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Monday, February 09, 2009


I want to send everyone a warm Mahalo (thank you) for all your kind notes and words of support. I think with all that was going on, I was feeling overwhelmed. I felt the love and took it to heart. It made things easier, and I'm grateful.

I'm home from Hawai'i. I struggled over whether I should go, and now, I'm glad that I did. I know that it helped my family to have an extra set of hands with Mom's care. When I got there, her dementia was pretty bad. Though she did remember me when she saw my face, her behavior was erratic and childlike. They determined that it was because of the meds they were giving her to help facilitate the healing of a nasty open sore on her leg. Once they took her off that particular drug, it lessened the effect, and her confusion was less. Still, she has really good days and really bad days. We never knew from one day to another whether she was going to "be there" mentally or not. Watching your parent go through confusing mood swings with incoherent babble is painful and my heart hurts for the rest of my family who are there on a daily basis. Yet, I found a great deal of comfort in the fact that they are there. Most elderly patients had NO visitors, no family members to come and see after their care. In that respect, my mom is very fortunate. She just doesn't know it.

I got there on Saturday, and by Wednesday, she was well enough to be moved from the hospital in downtown Honolulu to a long-term care facility closer to the north side of the island where most of my family lives. I know that making that long drive two and three times a day was hard on them. The traffic into town is HORRIBLE. My two sisters who are Mom's primary caregivers are exhausted and missed so much work in the last month to look after Mom, so they were grateful that I was there. It gave them an opportunity to catch up on their work, which made their employer's happy. Mom didn't have to be alone as I could be with her in the day. The days were long, and I never really saw much of "home" because I was at the hospital all day until visiting hours were over at 8 or 9 pm.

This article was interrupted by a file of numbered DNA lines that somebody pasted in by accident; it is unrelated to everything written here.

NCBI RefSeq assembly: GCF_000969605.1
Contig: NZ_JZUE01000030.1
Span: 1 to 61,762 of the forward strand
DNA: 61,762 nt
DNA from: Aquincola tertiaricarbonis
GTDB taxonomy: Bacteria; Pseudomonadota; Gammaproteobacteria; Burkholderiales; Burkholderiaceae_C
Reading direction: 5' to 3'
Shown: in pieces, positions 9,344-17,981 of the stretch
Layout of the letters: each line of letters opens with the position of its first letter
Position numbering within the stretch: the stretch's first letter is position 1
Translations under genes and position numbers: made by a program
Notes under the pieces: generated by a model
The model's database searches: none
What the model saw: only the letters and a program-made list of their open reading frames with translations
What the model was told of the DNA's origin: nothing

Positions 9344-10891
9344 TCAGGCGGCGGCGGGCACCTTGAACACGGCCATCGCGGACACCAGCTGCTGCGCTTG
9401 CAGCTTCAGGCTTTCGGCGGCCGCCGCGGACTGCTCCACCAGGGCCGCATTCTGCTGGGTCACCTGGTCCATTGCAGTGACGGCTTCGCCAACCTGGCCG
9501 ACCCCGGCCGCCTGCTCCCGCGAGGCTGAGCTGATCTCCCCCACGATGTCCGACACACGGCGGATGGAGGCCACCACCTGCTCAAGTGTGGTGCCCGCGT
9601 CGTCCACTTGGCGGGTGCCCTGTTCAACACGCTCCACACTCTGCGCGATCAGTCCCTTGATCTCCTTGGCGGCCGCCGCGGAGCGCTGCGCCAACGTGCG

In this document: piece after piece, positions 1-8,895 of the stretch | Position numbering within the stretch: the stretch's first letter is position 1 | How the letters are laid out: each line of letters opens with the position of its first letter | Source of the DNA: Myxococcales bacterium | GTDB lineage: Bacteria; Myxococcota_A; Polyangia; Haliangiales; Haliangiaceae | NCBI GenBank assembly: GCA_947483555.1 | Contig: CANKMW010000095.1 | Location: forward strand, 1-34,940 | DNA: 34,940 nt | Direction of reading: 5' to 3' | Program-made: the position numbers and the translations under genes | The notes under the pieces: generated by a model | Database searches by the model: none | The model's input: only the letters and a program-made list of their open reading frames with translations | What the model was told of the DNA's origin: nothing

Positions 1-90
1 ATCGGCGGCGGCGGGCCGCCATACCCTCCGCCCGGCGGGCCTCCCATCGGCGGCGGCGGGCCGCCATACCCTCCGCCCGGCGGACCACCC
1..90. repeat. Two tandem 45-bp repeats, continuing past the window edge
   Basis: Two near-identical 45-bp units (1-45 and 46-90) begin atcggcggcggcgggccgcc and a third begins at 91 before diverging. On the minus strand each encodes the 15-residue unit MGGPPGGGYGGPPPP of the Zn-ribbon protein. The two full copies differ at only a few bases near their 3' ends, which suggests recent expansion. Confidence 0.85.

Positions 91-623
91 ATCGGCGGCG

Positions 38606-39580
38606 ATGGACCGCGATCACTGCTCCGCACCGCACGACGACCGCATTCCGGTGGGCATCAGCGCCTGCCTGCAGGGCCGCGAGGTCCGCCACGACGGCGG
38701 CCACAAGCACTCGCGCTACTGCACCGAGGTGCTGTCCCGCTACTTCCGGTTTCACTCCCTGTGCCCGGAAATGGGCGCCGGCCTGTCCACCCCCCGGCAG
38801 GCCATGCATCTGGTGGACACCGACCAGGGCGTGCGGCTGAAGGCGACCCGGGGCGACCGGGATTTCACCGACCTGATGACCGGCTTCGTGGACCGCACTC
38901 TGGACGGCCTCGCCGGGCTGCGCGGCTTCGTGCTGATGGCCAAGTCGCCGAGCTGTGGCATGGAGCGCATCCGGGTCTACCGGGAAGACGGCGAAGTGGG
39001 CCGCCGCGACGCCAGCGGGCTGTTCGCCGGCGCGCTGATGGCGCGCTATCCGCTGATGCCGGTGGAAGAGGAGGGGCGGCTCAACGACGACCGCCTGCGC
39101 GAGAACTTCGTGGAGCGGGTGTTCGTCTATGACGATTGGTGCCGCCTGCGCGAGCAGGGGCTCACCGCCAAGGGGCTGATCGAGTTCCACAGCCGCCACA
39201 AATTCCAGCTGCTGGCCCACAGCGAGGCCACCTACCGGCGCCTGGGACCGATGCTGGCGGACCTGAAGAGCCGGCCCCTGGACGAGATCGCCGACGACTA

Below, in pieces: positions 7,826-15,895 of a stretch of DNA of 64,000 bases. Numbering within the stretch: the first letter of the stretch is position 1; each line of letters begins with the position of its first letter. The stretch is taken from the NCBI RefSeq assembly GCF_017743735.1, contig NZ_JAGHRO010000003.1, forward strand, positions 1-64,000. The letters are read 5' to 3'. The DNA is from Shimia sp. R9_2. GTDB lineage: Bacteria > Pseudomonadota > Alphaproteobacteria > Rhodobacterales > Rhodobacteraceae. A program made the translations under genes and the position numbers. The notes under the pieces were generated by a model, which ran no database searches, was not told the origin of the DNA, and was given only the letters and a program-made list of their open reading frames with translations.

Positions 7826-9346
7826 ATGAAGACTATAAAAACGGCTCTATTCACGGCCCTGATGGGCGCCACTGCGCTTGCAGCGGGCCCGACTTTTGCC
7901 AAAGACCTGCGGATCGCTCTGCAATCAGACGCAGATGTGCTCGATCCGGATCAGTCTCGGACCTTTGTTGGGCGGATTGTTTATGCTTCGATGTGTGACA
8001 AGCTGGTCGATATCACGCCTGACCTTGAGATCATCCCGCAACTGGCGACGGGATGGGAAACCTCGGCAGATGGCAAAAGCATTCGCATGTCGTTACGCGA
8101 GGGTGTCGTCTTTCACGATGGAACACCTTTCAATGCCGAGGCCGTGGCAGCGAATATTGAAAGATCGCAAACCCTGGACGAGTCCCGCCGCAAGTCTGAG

I have no pictures, I never made it to my favorite places. In fact, the one morning I did try to get over to Waimea to get wave pics for Bryson, I only made it as far as Haleiwa before my brother called me and asked if I could get back to the hospital to be with Mom because he was leaving. So, I grabbed a quick bite at my favorite shrimp truck in Haleiwa before getting back. A NOTE FOR TUNA GIRL....Please make sure that you go to Giovanni's shrimp truck in Haleiwa on the north shore of O'ahu. Of all the "famous" shrimp trucks there, Giovanni's is the BOMB. You won't be disappointed.

I had been preparing Mom for my departure for a couple days before I left. Promising her that I would be back soon with the rest of the family. It was hard leaving. As I walked down the hall after saying goodbye, I could feel the tears welling up. My siblings are awesome, and knowing that I never got a chance to go shopping for things to take home, my sisters and brothers made sure they picked up my kids favorite snacks for me to take with me; fresh mochi and spicy ika (cuttlefish) for Caris, Li Hing candies and arare crunch for Bryson, and the best brownies in the world from Kilani Bakery for Averie. Usually, I take home a cooler full of poi, lau lau, and kalua pork...but this time, there was just not the luxury of time. Still, they loaded me down with nearly 20 pounds of local snacks. I had to go buy an extra bag to carry it all. My shoulder has bruises from the bag handle, but from the look on the kids faces when I got home with goodies from their aunties and uncles, it was well worth it.

It is always so hard to leave home; my Hawai'i, my family. It's especially hard this time because I don't know how long Mom will be around. I wish I were closer so that I could help. I can see the strain on my sister's faces. I can see the exhaustion. It makes the feelings I had before I left California seem so selfish and small. There are bigger issues at hand for them. I remember how hard it was for us when Charlie's mom was ill for so long and we were her primary care. Still, I am so grateful for their loving care of Mom and their generosity when they say they are grateful for the help that those of us here on the mainland can provide when we can.

I'm planning on going home again in the summer as soon as the kids have a break. Until then, I will keep good thoughts that Mom will get stronger and we will all see her again. I'm praying that the next time the ohana (family) gathers, it will be a happy homecoming and there will be laughter. God knows, they could use it.